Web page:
It’s day 2 at #EuSEM18. Despite our best efforts the night before, the St.Emlyn’s team were up and on time for the morning of day 2. We had a great introduction to EuSEM on Sunday and you can read all about that in the day 1 blog right here. Here are the highlights from Monday.
Simon, Gareth, Nicola and Chris joined together to form the Royal College of Emergency Medicine team taking part in the Euro Sim Cup which started in the morning, and the rest of us journeyed to the main auditorium for the opening keynote lecture. Gareth Clegg refashioned a fantastic mnemonic we’re already very familiar with in a lesson on how to implement change in emergency medicine. It’s important to find something to complain about, something you’re passionate about first before beginning your journey to change it and make it better.
Over in the pulmonary stream, Andy Neill delivered one of the best talks I’ve seen so far. Wonderful slides, clear speaking, funny, and some brilliant take home messages. I won’t say too much more as he’s even got a great blog post to go along with his presentation, so please go and read that. Why can’t everyone be like Andy? Nicholas Lim also gave a very good talk on lung ultrasound, and hopefully those of you reading this won’t need too much convincing that scanning chests can often provide much more information than a chest x-ray – so it’s another part of your multifaceted approach to the acutely dyspnoeic patient in resus. It just takes time and practice to make the most of it. A big tip was to ensure you save your images to show the admitting teams what you found, as often x-ray signs can be delayed.
We finally got the answer to the EcLiPSE trial (looking into whether phenytoin or levetiracetam are more effective in seizure cessation in children presenting to the ED in status epilepticus) – it found there was no statistically significant difference between the two drugs. Interesting as published data (as referenced in the study protocol paper) suggest that phenytoin has a seizure cessation rate of 50-60% whereas levetiracetam is 76-100%. I have very little doubt that we’ll discuss the trial results as soon as they are published and I look forward to reading the results in full.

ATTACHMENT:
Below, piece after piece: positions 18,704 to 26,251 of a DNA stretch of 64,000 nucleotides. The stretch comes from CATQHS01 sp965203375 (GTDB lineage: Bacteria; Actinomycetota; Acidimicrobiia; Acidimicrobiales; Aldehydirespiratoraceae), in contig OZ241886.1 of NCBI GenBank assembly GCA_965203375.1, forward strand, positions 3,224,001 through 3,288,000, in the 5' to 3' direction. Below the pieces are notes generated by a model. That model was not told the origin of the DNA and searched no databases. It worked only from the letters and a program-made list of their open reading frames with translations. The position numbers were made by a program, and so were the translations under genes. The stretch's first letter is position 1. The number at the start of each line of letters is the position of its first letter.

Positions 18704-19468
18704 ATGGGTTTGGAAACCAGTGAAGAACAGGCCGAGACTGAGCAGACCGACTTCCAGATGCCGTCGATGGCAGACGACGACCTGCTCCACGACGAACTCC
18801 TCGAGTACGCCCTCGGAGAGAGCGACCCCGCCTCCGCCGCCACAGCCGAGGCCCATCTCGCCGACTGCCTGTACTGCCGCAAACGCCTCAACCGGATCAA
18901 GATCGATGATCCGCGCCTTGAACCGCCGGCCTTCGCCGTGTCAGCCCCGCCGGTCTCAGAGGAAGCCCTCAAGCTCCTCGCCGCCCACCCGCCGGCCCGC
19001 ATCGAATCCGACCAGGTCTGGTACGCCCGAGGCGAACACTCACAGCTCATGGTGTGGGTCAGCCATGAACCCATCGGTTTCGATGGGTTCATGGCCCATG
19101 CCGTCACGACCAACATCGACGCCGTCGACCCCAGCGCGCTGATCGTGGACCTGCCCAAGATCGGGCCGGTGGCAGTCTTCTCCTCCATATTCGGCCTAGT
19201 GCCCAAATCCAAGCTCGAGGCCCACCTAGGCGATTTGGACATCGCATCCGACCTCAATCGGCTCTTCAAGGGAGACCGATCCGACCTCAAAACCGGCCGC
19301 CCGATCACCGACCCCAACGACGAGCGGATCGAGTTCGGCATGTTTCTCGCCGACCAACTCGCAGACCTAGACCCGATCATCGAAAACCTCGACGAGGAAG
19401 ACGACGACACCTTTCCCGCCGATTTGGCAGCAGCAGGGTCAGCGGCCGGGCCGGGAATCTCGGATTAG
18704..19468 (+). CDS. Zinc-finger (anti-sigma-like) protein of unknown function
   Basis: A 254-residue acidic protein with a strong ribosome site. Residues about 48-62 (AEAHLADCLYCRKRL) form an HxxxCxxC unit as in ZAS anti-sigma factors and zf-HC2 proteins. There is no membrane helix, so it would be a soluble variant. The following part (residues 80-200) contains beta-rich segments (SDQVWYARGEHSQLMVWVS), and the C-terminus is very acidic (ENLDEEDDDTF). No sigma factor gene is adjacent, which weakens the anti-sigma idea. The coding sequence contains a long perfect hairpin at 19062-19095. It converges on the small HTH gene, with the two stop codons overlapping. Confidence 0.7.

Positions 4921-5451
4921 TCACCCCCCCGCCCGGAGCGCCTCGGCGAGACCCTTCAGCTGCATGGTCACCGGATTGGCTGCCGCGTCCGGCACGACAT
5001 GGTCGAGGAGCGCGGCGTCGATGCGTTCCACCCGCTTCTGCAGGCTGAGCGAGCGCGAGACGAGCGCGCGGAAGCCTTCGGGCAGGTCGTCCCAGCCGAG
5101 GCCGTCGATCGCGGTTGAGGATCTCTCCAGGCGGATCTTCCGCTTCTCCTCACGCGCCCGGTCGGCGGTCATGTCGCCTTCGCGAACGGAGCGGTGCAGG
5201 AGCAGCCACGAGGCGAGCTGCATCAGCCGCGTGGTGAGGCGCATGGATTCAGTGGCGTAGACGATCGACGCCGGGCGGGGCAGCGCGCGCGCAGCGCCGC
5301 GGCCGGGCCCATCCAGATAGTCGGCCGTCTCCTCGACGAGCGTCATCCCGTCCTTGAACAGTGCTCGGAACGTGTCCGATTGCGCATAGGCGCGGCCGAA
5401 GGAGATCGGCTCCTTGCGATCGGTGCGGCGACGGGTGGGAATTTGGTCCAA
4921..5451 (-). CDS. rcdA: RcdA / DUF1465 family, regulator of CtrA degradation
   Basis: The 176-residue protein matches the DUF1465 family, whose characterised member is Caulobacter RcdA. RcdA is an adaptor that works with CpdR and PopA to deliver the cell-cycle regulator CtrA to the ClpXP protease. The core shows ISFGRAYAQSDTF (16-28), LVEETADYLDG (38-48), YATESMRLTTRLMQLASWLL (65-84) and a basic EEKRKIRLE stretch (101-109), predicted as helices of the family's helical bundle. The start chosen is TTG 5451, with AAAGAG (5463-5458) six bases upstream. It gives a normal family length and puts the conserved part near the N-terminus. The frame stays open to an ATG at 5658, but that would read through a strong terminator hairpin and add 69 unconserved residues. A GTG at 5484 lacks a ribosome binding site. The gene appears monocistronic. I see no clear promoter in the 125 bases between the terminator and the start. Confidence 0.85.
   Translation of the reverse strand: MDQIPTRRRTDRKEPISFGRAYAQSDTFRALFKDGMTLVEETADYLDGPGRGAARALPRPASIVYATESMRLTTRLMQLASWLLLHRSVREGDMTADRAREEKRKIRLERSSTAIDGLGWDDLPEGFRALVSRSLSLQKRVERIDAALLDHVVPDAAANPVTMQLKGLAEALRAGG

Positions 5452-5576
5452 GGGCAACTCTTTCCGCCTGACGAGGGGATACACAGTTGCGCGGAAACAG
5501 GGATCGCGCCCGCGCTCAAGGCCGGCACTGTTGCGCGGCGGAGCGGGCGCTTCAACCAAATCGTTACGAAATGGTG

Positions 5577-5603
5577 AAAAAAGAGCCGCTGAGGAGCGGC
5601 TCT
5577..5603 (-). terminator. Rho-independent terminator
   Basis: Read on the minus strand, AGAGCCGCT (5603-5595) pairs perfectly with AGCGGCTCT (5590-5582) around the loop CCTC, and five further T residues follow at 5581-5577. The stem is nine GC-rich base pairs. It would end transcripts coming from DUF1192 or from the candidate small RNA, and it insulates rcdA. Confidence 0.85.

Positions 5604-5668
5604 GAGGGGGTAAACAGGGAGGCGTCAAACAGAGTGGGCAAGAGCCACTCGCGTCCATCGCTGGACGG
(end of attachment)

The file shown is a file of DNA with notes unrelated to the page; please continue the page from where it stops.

In other morning streams Patricia O’Connor took us through doing a better knee examination, with some top tips on ensuring we do it properly. She even took us through techniques I hadn’t heard of such as the Lever Sign Test for diagnosing ACL rupture. You can read more about this from this paper, or listen to this RCEMLearning podcast by Andy Neill and Dave McCreary. There was more Bayes today from Nicholas Lim looking at pre- and post-test probabilities when using ultrasound. And, we got some more great human factors tips to consider during the resuscitation of the sick patient from Stephen Hearns during his talk on performing under pressure. Stephen has a fantastic blog and podcast with a plethora of resources around this subject which you should go and check out.
Our attending population are getting older and older, and so it’s increasingly vital that we equip ourselves with the knowledge and skills to deal with the frail older person in the emergency department. Christian Nickel reminded us to make sure we don’t just reach for the haloperidol in delirium and to try to find an underlying cause. I always make sure I’ve thought about pain and whether they need the toilet first, so I was glad to see that his ABCs of delirium began with Analgesia, Bladder and Constipation. These are such simple things we can take care of for our patients. Tim Coats discussed the need to remember that major trauma can be underdiagnosed in older people, but certainly no less important. From the TARN database, we can see that this population has more low impact falls, indoors, and don’t get flagged up through the major trauma pathway, therefore don’t trigger trauma team assessment or senior clinician review. This has a knock-on effect on things like time-to-CT or transfer to a major trauma centre from a trauma unit. We need to get better at managing these low energy transfer trauma patients who often get identified a few days into their inpatient admission and therefore don’t get the same co-ordinated response that they would as the high impact trauma. Tim suggested that this means we need to set up a trauma response not only into the ED, but also outside of it.
How brilliant was the #PEMadventures session in the afternoon?
I know it’s only day 2, but I’m calling this right now. One of the best I’ve ever been to in any conference. A great mix of technological quizardry combined with some fantastic cases, relevant to our practice, and evidence-based and practice-challenging/changing to boot. Using an online question response software accessed through the EuSEM app, the audience (some of whom had to stand as it was packed!) chose our own story as we followed children with DKA, button battery ingestion, drug-induced methaemoglobinaemia, and stroke through their patient journey and decided their fate based on our management choices. Luckily they all survived (despite my best efforts). This is one format I’ll be sure to investigate in the future.
That was day 2 folks, hope you enjoyed this recap and found some useful practice-changing stuff either here, on Twitter, or live from the conference.
Oh, what’s that you’re asking? What happened to Simon and Gareth and the sim team? Well…
Joint winners alongside a great Italian team – SIMNOVA. Top work these guys. What a result and all of us here are so proud of them! We certainly celebrated with them at the EuSEM dinner…! See you for day 3.
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